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Where is Your Aim?' Strategist Asks Students

April 24, 2013

Wood spoke during OBU's Women's Mission and Ministry Day, an annual emphasis to recognize the role of Oklahoma Baptist women for their valued contributions to OBU and the Southern Baptist Convention. Continuing OBU's 2012-13 chapel theme on "The Psalms," Wood based her message in Psalm 67.

Along with her family, Wood has served cross-culturally with the IMB since 1997. She and her husband were involved in overseeing strategy for church planting and discipleship among a remote unreached people group. Most recently, they supervised mission personnel across five countries. This year, Wood and her husband have served as the East Asian Peoples Stateside Strategy Liaisons for the IMB, based in Richmond, Va.

A psalm of thanksgiving, Psalm 67 "has been a huge springboard to everything we do in our life and in our ministry with the IMB," Wood said. The passage begins with the writer imploring, "May God be gracious to us and bless us; look on us with favor so that Your way may be known on earth, Your salvation among all nations" (Psalm 67:1-2, HCSB).

Wood said people living in America embrace the idea of wanting to be blessed by God and receive his favor.

"I'm kind of an example of someone who came to American and enjoyed the benefits and blessings," said Wood, whose family immigrated to the United States in the early 1970s from South Korea. "I enjoyed the comforts of life in America -- clean water, food, education -- all the comforts, but for what? 'Will God bless me so I can have a better job? Will God bless me so I can have the perfect car, the perfect house, the perfect hair, the perfect clothes? God bless me so I can be rich. God bless me so I can have the perfect spouse.' Is that what we are praying for and asking for in Psalm 67?"

Wood said the idea of the "American Dream" conveys a pursuit of success for oneself and one's family. She said the "American Dream" has been referred to as a nightmare for the American Church because of the self-centered nature of the drive for personal success.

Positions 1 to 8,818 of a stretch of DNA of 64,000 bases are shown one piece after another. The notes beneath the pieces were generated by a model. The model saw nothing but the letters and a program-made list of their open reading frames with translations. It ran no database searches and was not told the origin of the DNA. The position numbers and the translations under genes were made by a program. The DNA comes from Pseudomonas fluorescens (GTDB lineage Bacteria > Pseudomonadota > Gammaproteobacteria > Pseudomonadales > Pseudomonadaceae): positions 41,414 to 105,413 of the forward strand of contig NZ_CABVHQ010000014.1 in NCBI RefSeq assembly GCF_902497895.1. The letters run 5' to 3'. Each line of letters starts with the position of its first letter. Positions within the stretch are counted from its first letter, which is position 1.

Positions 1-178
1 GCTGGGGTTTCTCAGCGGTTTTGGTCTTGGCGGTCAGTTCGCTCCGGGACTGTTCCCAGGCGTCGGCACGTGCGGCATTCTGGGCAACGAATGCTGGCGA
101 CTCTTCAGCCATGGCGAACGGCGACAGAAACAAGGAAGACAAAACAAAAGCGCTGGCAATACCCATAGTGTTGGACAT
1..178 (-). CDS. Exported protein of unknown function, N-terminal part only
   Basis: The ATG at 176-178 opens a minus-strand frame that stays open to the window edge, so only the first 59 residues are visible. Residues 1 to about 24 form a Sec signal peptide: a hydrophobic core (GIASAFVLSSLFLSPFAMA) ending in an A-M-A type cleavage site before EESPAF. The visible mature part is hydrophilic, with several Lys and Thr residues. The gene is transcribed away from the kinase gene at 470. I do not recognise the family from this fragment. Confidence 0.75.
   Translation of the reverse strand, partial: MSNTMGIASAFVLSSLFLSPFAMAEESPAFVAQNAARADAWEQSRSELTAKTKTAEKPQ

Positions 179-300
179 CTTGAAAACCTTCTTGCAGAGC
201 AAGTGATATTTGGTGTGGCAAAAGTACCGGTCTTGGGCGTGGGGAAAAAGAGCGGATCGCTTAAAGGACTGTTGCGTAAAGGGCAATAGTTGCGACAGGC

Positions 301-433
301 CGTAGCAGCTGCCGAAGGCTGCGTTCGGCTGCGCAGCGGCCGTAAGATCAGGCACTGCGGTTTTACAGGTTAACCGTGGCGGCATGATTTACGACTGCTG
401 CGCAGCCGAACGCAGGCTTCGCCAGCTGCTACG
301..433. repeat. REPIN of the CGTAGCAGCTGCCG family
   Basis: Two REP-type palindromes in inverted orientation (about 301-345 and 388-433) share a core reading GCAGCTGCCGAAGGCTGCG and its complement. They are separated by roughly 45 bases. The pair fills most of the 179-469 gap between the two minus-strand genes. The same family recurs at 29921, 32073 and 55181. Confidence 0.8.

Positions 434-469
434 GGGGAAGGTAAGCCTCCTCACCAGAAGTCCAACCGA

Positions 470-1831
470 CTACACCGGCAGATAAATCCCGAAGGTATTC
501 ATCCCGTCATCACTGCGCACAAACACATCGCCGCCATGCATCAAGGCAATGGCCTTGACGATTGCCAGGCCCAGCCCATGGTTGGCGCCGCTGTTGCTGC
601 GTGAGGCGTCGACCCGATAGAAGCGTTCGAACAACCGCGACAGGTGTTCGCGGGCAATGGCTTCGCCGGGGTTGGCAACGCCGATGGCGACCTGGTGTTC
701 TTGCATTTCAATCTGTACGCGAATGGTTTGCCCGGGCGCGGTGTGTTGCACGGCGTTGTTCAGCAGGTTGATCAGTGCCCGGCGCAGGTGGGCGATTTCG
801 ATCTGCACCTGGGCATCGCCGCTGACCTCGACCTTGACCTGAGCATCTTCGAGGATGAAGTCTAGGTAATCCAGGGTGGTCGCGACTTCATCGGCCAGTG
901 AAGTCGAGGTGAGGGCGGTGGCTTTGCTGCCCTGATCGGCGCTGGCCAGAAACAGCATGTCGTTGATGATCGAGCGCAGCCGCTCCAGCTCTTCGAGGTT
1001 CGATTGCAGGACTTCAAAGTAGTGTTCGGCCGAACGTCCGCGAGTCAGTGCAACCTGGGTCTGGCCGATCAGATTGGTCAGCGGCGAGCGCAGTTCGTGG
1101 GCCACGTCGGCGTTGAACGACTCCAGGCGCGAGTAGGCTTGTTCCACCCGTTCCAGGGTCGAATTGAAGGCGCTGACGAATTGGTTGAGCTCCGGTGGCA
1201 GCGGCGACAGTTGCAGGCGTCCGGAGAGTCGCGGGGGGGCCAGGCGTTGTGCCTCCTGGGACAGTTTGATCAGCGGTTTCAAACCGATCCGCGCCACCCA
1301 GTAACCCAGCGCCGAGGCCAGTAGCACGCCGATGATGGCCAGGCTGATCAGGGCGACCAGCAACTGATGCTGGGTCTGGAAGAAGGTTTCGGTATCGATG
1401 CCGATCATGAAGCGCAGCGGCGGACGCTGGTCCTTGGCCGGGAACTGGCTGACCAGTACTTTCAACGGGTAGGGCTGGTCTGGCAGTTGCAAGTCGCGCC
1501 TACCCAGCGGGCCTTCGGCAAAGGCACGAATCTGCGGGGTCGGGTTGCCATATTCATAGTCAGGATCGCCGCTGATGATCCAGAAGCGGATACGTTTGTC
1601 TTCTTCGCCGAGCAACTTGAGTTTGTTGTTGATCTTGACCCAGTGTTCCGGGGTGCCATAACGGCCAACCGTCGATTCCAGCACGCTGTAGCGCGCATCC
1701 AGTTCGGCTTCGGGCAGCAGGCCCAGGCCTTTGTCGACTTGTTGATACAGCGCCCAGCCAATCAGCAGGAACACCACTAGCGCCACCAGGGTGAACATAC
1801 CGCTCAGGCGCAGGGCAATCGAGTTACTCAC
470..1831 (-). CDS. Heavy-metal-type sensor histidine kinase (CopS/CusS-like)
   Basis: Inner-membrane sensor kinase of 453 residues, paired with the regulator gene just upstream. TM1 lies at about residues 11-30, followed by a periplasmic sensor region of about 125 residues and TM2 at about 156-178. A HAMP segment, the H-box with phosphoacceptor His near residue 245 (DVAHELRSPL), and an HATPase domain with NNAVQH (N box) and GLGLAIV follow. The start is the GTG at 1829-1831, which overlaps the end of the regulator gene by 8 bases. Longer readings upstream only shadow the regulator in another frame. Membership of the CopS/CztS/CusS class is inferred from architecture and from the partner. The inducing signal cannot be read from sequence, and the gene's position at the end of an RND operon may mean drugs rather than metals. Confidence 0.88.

But the Bible provides the answer for why American Christians are blessed, Wood said, in verse 2: "that Your ways may be known on earth, Your salvation among all nations." Christians are blessed to be a blessing to others: to use resources to share the knowledge of Jesus Christ with people all around the world.

When Wood was a college student in Michigan, she befriended an international classmate and asked her during a conversation if she had ever heard of Jesus. Her friend thought for a moment and responded, "Is that a drink, like Coke?" Wood was amazed.

"I realized there are still people who have not heard of the name of Jesus Christ," Wood said.

Yet the Bible indicates God intends for all people to know his name. Psalm 67:3 -- repeated in Psalm 67:5 -- says, "Let the peoples praise You, God; let all the peoples praise you."

"Those identical refrains echo that God wants all peoples of the earth to praise him and glorify him," Wood said. "God has a heart for the nations."

The vision of the International Mission Board is for every language, people, tribe and nation to know and worship the Lord Jesus Christ, Wood said. In East Asia, Wood serves on the "Finishing the Task" team, which seeks to reach the Western parts of China with more than 200 people groups who have never heard the name of Jesus and who have no evangelical work among their people. Those groups are called "unengaged unreached people groups."

The psalm concludes with a reminder that God will bless his people and that one day, all peoples of the earth will have a reverent awe of him. The promise that all peoples will learn about God's love drives Wood and her team forward as they train Chinese Christians now eager to share the Gospel with their own people and with others around the world.

"God has blessed the Han Chinese church -- God has blessed Christians -- so that we can finish the task so that every language, people, tribe and nation will have the opportunity to hear the Good News and come to saving faith in Jesus Christ," Wood said. "God has blessed us so we can be a blessing to those who don't know him yet."

Wood reminded OBU students that as God blesses them, they should be conduits, not sponges, with the knowledge and other blessings they receive. When training Chinese church leaders, Wood said strategists use a toy bow and arrow and ask the leaders to shoot things in the room. Then, the strategists display a bulls-eye, and they encourage the leaders to aim for the intended target.

"God has blessed OBU, God has blessed (the Baptist General Convention of Oklahoma), God has blessed our churches here in America," Wood said. "I want to challenge you: Where is the Lord aiming you? Where is the target that he has placed before you that he wants you to aim for?

"(There are) so many talents here in this room, such wonderful gifting, such wonderful hearts to build relationships, to go out and be a blessing to the nations -- to take what you have received here from OBU, from the Lord, from your family, from your peers and fellow students, and then to go out and release that to the nations, to the praise of God's glory."

Wood urged students to consider joining the grand and adventurous endeavor of sharing God's love with all peoples.

To learn more about cross-cultural engagement, visit the International Mission Board website.

Visit the People Groups website to gain real-time information about unengaged unreached people groups.